Hegel: Reinterpretations, Texts, and Commentary
If civilization is wiped out in a nuclear war between East and West, it is quite likely that Hegel will be among the few authors to survive the holocaust. His writings are currently being studied in places as far apart as Ghana and Cuba. He is part of the curriculum in Samarkand, and Mao Tse-tung has seen to it that Chinese schoolboys are imbued with a proper respect for the official philosopher of Prussian conservatism. There are bearded sages in Central Asia for whom he has taken the place of Aristotle (the only other philosopher to have come to their notice). Africans who study in Paris cannot fail to return with potted fragments of Hegel in their mental baggage, though they may think of themselves as followers of Marx or Sartre. All in all, Hegel has made good. The only considerable area of contemporary civilization where he remains taboo is the Anglo-American academic world.
The appearance of a critical commentary on Hegel by Professor Walter Kaufmann provides a welcome opportunity for examining some of the reasons for this cultural lag. The most important of them is obvious. As Sidney Hook observed in a recent Encounter article, the Anglo-American school of philosophy has been hard at work since the First World War trying to make people forget its own previous indebtedness to Hegel. Green, Bradley, and McTaggart in Britain, Royce and Dewey in America, had been deeply influenced by him. Indeed the whole idealist movement down to 1914 owed its peculiar cast of mind to the impact of the Hegelian tradition. Penance was called for, and Hegel was duly exorcized, along with Nietzsche (with whom he had literally nothing in common). In later years, the rise of Communism and Fascism—both ostensibly linked to Hegel—sharpened the antagonism. By 1945 the educated public was ready for Karl Popper’s furious vituperation in The Open Society. In vain did the surviving academic Hegelians, with G. E. Mure of Cambridge in the lead, point out that Popper clearly had not read Hegel properly, let alone understood him. The general reader was impressed by Popper’s authoritative tone and reluctant to credit the notion that he might be talking through his hat. Only when Professor Kaufmann some years ago, in a lengthy and effective polemical essay demolished Popper’s criticism, did it become possible once more to get the debate back on dry ground.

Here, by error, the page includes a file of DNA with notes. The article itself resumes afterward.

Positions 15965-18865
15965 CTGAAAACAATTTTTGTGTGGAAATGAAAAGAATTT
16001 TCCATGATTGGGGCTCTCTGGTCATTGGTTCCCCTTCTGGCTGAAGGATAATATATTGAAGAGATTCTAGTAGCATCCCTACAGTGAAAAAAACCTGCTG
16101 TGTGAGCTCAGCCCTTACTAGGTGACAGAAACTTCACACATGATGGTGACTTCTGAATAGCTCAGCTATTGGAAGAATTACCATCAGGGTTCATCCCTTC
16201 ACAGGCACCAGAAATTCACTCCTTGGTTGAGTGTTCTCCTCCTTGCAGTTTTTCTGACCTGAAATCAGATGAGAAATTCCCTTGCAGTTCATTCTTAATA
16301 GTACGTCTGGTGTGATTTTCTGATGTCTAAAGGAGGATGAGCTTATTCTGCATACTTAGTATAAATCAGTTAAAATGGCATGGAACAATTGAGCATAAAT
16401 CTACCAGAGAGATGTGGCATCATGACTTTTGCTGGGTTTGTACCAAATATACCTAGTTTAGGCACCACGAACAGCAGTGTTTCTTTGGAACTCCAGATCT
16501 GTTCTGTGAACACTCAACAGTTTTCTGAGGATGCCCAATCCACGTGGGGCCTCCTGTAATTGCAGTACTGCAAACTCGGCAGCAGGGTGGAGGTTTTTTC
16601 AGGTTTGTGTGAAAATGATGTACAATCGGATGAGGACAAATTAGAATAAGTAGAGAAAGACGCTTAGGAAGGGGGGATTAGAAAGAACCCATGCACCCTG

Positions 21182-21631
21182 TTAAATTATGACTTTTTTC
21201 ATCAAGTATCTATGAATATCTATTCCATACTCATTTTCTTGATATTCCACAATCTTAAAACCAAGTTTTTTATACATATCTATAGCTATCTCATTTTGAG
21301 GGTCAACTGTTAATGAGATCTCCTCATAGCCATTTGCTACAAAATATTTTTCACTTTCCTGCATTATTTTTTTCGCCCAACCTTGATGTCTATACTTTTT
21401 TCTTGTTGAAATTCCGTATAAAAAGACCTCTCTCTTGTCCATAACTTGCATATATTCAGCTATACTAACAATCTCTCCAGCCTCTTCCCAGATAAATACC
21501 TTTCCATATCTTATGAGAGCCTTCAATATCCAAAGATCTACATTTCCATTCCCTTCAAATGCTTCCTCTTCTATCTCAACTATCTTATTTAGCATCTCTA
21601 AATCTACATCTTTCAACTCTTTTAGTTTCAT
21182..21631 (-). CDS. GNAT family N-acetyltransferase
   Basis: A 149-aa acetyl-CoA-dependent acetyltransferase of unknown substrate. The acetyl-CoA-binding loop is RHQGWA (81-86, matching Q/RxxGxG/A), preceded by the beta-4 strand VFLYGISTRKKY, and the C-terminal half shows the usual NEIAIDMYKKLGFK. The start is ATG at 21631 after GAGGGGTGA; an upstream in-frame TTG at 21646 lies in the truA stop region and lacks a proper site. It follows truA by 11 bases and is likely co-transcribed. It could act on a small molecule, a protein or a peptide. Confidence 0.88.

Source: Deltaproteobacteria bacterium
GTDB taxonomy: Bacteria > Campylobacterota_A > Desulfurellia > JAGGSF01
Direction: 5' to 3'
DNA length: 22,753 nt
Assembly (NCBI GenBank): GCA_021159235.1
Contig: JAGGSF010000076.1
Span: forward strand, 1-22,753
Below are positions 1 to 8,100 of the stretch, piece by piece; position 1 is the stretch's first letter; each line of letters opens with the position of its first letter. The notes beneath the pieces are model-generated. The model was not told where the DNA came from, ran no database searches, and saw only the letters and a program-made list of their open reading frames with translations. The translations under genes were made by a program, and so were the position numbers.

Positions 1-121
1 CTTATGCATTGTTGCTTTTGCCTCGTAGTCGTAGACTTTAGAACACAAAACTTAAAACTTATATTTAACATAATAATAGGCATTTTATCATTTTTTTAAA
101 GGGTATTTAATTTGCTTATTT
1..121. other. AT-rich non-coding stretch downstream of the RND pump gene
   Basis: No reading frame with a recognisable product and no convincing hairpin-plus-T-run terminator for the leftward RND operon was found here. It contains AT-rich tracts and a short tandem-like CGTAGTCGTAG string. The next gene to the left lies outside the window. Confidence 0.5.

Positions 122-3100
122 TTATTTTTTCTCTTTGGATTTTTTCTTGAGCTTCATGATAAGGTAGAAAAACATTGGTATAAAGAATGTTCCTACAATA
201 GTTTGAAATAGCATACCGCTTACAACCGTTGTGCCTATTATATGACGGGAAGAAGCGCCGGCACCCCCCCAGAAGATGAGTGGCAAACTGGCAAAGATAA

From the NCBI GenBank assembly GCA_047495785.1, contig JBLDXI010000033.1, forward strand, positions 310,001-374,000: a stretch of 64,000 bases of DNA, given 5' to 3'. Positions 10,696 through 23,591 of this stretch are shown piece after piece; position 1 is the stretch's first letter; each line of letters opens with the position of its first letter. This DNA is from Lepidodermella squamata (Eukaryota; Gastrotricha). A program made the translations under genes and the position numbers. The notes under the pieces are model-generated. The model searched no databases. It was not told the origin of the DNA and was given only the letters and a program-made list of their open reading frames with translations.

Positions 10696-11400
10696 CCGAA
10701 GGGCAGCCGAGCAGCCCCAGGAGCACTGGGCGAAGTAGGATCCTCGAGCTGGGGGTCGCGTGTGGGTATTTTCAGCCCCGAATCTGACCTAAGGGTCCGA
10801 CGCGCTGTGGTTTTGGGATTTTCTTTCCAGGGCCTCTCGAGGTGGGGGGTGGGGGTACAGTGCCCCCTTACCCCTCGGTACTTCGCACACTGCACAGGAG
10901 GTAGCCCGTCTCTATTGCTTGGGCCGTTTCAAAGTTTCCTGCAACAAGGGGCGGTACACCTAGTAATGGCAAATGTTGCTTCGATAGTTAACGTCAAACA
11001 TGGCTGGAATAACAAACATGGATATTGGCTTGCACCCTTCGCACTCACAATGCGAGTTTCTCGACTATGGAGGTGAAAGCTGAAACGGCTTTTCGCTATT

What Kaufmann has now done in his new book is decidedly original. He opens with a brief biography of Hegel, and then goes on to a discussion of some of the more difficult texts: principally the Logic and the Phenomenology. In addition he has provided a full translation of the lengthy and important Preface to the latter work, with a textual commentary on facing pages. There he not only clarifies Hegel’s famous obscurities, but offers the reader a guide to the often very puzzling connotations of Hegel’s elaborate punning in German. No translator can do full justice to the Phenomenology—the most poetic, as well as…
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